During this sprint, I really started to come to grips with the ‘connection’ thing my book is pushing on me. For my leadership course, I’m reading Frans Wilms’ ‘Groeien in Leiderschap’ (Growing in Leadership). The message basically boils down to: stop trying to lead people, or worse, managing them. Instead, just listen to them. Stop pushing your agenda, and listen.
Which is really hard for me. I tend to have something on my mind. I have a problem. And the solution thought out already, as well. I’m talking to you because I need your buy-in.
Of course, sometimes people notice that, and they feel manipulated or left out. Or they don’t notice my agenda, but they notice their input is not required for the department to run. Either way, they’re not engaged.
The book takes it to an extreme, I think. And I’m exaggerating my own behavior a bit. But could I be a bit less focused on my agenda? Yes. Am I standing in the way of other people contributing to the department, or not seeing their contribution because I’m too focused on my todo list? Sometimes, definitely. So that’s something for me to work on.
Learned about project environments, which I will summarize as ‘parameters within which the project manager has to operate and which they, in some cases, can even leverage to their benefit’. Those parameters can be divided into many separate groups. Many separate groups.
A poor sprint, in terms of amount of runs, but a good sprint in terms of distance ran. I’m training for the 10km under an hour. During my best run this sprint, I ran a maximum of 7.2 km in 40 minutes. And in what felt like a very maintainable rhythm, a pace I could keep up for 20 minutes more.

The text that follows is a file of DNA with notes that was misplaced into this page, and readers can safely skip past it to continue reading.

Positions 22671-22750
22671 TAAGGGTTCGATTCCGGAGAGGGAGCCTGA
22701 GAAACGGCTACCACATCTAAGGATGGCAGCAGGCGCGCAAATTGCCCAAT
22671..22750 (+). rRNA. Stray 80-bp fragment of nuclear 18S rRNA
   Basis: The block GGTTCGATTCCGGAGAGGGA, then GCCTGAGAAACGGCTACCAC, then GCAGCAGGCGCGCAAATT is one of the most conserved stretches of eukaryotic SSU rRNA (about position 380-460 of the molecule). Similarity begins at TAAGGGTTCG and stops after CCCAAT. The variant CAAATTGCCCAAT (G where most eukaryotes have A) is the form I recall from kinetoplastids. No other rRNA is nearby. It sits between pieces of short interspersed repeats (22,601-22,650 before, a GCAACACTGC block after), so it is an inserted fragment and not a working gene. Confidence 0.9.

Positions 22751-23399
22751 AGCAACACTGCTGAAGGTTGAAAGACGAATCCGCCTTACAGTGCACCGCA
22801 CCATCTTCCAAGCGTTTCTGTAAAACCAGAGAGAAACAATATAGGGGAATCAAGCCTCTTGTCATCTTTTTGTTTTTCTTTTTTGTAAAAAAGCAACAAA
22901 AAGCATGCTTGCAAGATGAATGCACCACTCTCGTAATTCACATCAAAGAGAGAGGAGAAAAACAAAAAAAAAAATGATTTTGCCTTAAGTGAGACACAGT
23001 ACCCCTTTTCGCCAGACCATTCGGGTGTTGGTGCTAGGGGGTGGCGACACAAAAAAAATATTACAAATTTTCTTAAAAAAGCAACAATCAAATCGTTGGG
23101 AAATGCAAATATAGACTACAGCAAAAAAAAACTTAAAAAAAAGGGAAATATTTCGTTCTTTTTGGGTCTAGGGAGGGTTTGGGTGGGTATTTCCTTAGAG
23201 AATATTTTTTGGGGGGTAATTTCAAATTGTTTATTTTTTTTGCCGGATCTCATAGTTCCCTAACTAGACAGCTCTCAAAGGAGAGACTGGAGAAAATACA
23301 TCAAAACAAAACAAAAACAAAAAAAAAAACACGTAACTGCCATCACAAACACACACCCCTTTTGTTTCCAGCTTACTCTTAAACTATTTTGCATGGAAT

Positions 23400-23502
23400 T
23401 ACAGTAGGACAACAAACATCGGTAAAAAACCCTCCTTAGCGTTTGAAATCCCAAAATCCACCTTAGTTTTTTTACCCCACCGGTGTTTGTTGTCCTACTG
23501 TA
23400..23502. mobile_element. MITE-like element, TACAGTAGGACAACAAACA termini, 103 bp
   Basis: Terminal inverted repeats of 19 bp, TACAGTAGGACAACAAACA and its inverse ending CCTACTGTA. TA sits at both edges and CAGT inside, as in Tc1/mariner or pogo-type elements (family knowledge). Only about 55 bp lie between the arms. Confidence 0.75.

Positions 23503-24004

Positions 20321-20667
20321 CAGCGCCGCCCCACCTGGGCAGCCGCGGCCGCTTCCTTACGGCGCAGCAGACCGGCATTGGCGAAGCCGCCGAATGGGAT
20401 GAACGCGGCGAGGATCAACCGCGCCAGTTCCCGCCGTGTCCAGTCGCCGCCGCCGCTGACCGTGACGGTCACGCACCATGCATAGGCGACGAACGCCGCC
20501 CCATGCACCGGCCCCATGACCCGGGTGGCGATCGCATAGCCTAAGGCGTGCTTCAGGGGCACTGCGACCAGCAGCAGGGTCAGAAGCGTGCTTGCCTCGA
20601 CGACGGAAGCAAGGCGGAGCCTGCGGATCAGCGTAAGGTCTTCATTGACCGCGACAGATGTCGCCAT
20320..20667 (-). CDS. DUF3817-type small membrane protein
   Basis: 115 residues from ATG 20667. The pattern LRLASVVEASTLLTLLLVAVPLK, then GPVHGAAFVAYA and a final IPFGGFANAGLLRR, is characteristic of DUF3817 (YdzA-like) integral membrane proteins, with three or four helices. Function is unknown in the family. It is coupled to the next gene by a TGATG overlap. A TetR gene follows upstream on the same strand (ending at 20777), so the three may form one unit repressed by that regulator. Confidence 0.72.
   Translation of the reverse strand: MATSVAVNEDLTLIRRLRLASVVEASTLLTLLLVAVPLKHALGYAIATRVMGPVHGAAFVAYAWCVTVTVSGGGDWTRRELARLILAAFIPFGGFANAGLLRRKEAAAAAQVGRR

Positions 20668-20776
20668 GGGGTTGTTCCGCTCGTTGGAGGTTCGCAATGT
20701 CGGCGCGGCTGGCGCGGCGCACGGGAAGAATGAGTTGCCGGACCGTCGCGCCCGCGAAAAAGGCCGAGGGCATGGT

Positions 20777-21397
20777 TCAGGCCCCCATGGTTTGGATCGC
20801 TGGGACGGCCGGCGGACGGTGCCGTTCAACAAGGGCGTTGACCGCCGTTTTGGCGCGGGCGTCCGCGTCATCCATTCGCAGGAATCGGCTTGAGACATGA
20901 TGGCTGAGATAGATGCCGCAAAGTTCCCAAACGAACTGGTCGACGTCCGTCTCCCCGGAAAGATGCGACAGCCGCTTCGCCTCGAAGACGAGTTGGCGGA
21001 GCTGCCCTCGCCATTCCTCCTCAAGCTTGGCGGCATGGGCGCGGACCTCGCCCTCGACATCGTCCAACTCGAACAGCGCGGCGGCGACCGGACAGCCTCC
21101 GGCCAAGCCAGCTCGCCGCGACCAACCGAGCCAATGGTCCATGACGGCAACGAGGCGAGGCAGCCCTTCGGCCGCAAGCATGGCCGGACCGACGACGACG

So I thought I’d made some good progress. Then I spoke to a friend and found out they run 5 km every morning.
Tuesday: 6.6km, 2/2/10/2/10/2/10/2
Friday: 5km, 2/2/12/2/12/2
Monday: 7.2km, 2/2/12/2/12/2/10/2
Saturday: 6.0km, 2/2/12/2/12/2/8/2 – ran in hilly terrain
- Laura Vanderkam, 168 hours: You Have More Time Than You Think: A week has 168 hours. Are you spending your hours the way you want to? Probably not. This book gives you some tips on how to live more intentionally. Which is supposed to make you happier. Thinking about writing a blog post about this, and the other book I’m reading next: Work Won’t Love You Back, which I suspect will be the antithese to 168 Hours.
- Frans Wilms, Groeien in Leiderschap: homework for the Leading Others course I’m participating in. I tend to be very task-oriented, and Wilms makes clear how to change that behavior, and why you should.
- (Finished) Gerda Blees, Wij Zijn Licht (link in English), about a group of modern hippies that have stopped eating because they think they can subsist on sunlight alone. Then one of them dies. A pretty funny satire based on real events. I really enjoyed this: funny perspectives, and written in a very effective style.
- (Finished) Neal Stephenson, Seveneves: Tip from a friend, was on my list for years, finally got around to it. More of a page turner than I expected, and more like The Martian than I care for. Both books read a bit as if the physics teacher is moonlighting as a creative writing professor. Was expecting something a bit more cerebral and poetic. But still good fun. Update: I didn’t read till the end, as the ‘5000 years into the future’ part was pretty damn dull.